a thin layer of transparent insulating material covering the coated inside surface of at least one plate,

a thin layer of transparentnematic liquid crystal composition having the property of entering a stage of non-destructive opacity when subjected to a threshold voltage disposed between said plates,

a source of electrical voltage designed to impress a variable voltage through said electrode bands and across said sandwich, said voltage ranging from below the threshold value to above the saturation value of said nematic liquid, and sequential switching means connected between said voltage source and said electrode bands and designed first to impress at least a saturation voltage on said panels whereby they become opaque with respect to said reading matter, and the sequentially to reduce said voltage on said panels to below the threshold value in reading relation, whereby said panels are made sequentially transparent to make visible said reading matter in reating relation.

6. An electro-optic device, according to claim 5, in which said layer of nematic liquid has a thickness of not over about 0.001 inch.

7. An electro-optic device, according to claim 5, wherein said layer of insulating material comprises a layer of sheet plastic having a thickness of not over about 0.0005 inch.

reading relation, whereby said panels are made sequentially transparent to make visible said printed matter in reading relation. 10. An electro-optic device, according to claim 9, having switching speed control means for varying the speed of said sequential switching.

8. An electro-optic device, according to claim 5, wherein said electrode bands comprise wide bands separated from each other by insulating scoring lines.

9. An electro-optic device for improving reading ability, comprising:

a stand having a raised forward face and protruding bottom retaining means on which a sheet of printed matter may be supported, a sandwich reading plate disposable on said retaining means and over said below the threshold value to above the saturation value of said nematic liquid, and

11. A process for improving reading ability, comprising:

placing, over a sheet of reading matter, a pair of par Primed matter and comprislflgz 10 allel transparent insulating plates forming a sand- 3 P of Parallel transparentfnsulatmg plates form wich, each of said plates being coated on the inside z :1::Y iz$ sfgi zg zggzi2:25 2:32; surface with a spaced array of parallel transparent electrode bands the direction of the electrode allel trans arent electrode bands the direction of the electr de bands on one plate being disposed bands on one plate bemg dlsposed perpendlcslary to those on the other, said spaced electrode an s 2352;152:151@2232;isis t ssssifgz zsi at of of ries of rows of separate reading panels disposable rate panels disposed register over sald reading in register over said primed matter matter, the coated inside surface of at least one a thin layer of transparent insulating material cov- .plate bgmg covefed with of i transpilrem ering the coated inside surface of at least one insulating plastic, and said sandwich enclosing a plate thin layer of transparent nematic liquid crystal e s a e a thin layer of transparent nematic liquid crystal composmon havlng the ploperty of emrmgastage composition having the property of entering a of HOI'bdCSU'UCtIVC opacity when sub ected to a stage of non-destructive opacity when subjected 25 reshold voltage, impressing an electrical voltage to a threshold voltage disposed between Said above the saturation value on said electrode bands, plates, whereby said panels are made opaque to said reada source of electric voltage designed to impress 9. mg mfmer, f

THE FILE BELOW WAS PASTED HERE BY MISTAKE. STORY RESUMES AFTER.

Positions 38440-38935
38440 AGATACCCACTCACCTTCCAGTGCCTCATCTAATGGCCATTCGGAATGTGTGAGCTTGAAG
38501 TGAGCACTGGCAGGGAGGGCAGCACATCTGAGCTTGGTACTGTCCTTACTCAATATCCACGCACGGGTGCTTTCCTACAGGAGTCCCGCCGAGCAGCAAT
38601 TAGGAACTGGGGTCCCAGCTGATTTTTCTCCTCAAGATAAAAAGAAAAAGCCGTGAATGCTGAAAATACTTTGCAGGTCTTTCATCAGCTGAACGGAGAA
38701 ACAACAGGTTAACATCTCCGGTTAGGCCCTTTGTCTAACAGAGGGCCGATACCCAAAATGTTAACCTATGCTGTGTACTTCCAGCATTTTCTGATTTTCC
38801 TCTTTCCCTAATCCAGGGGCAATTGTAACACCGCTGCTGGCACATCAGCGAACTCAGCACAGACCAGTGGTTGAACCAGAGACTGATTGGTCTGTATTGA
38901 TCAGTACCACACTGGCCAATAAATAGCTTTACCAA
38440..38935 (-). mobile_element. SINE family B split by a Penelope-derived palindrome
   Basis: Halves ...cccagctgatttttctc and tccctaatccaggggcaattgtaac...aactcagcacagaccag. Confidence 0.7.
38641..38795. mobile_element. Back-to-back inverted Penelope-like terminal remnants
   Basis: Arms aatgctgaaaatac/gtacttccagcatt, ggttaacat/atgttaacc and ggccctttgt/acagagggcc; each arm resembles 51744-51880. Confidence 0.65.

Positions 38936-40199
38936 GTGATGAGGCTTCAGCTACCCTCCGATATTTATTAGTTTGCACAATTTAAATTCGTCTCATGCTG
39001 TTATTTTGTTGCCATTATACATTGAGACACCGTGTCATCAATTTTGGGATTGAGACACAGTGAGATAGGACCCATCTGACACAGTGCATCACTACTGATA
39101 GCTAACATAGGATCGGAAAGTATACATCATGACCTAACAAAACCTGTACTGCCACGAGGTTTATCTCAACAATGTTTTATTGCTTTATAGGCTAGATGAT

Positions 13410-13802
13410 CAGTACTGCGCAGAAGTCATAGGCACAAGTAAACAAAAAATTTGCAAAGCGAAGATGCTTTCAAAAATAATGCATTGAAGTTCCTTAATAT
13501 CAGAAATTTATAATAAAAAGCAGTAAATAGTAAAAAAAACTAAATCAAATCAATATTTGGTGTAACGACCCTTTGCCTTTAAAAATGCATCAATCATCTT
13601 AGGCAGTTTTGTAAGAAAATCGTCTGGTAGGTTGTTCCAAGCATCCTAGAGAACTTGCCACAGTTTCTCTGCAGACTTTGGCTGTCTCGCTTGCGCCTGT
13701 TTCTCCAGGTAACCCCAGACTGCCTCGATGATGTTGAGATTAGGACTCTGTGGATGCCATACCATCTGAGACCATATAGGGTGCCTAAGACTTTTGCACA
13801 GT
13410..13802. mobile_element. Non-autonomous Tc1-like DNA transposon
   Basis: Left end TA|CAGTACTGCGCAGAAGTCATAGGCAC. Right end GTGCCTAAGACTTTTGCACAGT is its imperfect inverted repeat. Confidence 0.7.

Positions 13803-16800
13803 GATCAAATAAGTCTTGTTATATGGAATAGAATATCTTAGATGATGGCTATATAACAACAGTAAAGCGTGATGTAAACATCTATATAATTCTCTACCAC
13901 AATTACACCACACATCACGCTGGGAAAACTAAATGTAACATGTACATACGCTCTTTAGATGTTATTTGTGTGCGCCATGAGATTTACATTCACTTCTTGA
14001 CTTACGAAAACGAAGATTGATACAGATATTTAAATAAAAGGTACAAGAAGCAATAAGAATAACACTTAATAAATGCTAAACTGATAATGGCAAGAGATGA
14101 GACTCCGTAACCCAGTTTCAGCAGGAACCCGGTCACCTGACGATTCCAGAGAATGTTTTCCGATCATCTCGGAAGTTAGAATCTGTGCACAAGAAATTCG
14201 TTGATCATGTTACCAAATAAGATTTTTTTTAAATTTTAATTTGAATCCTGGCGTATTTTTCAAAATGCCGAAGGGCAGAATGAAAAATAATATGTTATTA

variable voltage through said electrode bands and Sequemlally Swltchmg Sald voltage to below across said Sandwich said voltage ranging f threshold value on said panels, in reading relation,

whereby said panels are made sequentially transparent, and the said reading matter is thus made visible in reading relation.

sequential switching means mounted on said stand and connected between said voltage source and said electrode bands and designed first to impress at least a saturation voltage on said panels whereby they become opaque with respect to said printed matter, and then sequentially to reduce said volt- 12. A process, according to claim 11, wherein the electrode bands are made by coating the insulating plates with a transparent conductive layer, and then scoring the layered surfaces at spaced intervals to provide insulated bands thereon.

age on said panels to below the threshold value, in

Patent Citations
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Referenced by
Citing PatentFiling datePublication dateApplicantTitle
US3837730 *Nov 28, 1973Sep 24, 1974Bell Telephone Labor IncMatrix-addressed liquid crystal display
US3891309 *Dec 19, 1973Jun 24, 1975Honeywell IncReflective alterable state material display
US4294516 *Sep 11, 1978Oct 13, 1981Brooks Philip AMoving picture apparatus
US4342906 *Feb 2, 1978Aug 3, 1982Hyatt Gilbert PPulse width modulated feedback arrangement for illumination control
US5398041 *Apr 27, 1990Mar 14, 1995Hyatt; Gilbert P.Colored liquid crystal display having cooling
US5432526 *Apr 27, 1990Jul 11, 1995Hyatt; Gilbert P.Liquid crystal display having conductive cooling
US5697793 *Dec 14, 1995Dec 16, 1997Motorola, Inc.Electronic book and method of displaying at least one reading metric therefor
US5761681 *Dec 14, 1995Jun 2, 1998Motorola, Inc.Method of substituting names in an electronic book
US5761682 *Dec 14, 1995Jun 2, 1998Motorola, Inc.Electronic book and method of capturing and storing a quote therein
US5815407 *Dec 14, 1995Sep 29, 1998Motorola Inc.Method and device for inhibiting the operation of an electronic device during take-off and landing of an aircraft
US5893132 *Dec 14, 1995Apr 6, 1999Motorola, Inc.Method and system for encoding a book for reading using an electronic book
US20080301575 *Mar 12, 2008Dec 4, 2008Yoram Ben-MeirVariably displayable mobile device keyboard
US20130152014 *Dec 12, 2011Jun 13, 2013Qualcomm IncorporatedElectronic reader display control
USRE37929Sep 1, 2000Dec 10, 2002Nuvomedia, Inc.Microprocessor based simulated book
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Classifications
U.S. Classification434/179, 349/138
International ClassificationG09B17/04, G09B17/00
Cooperative ClassificationG09B17/04
European ClassificationG09B17/04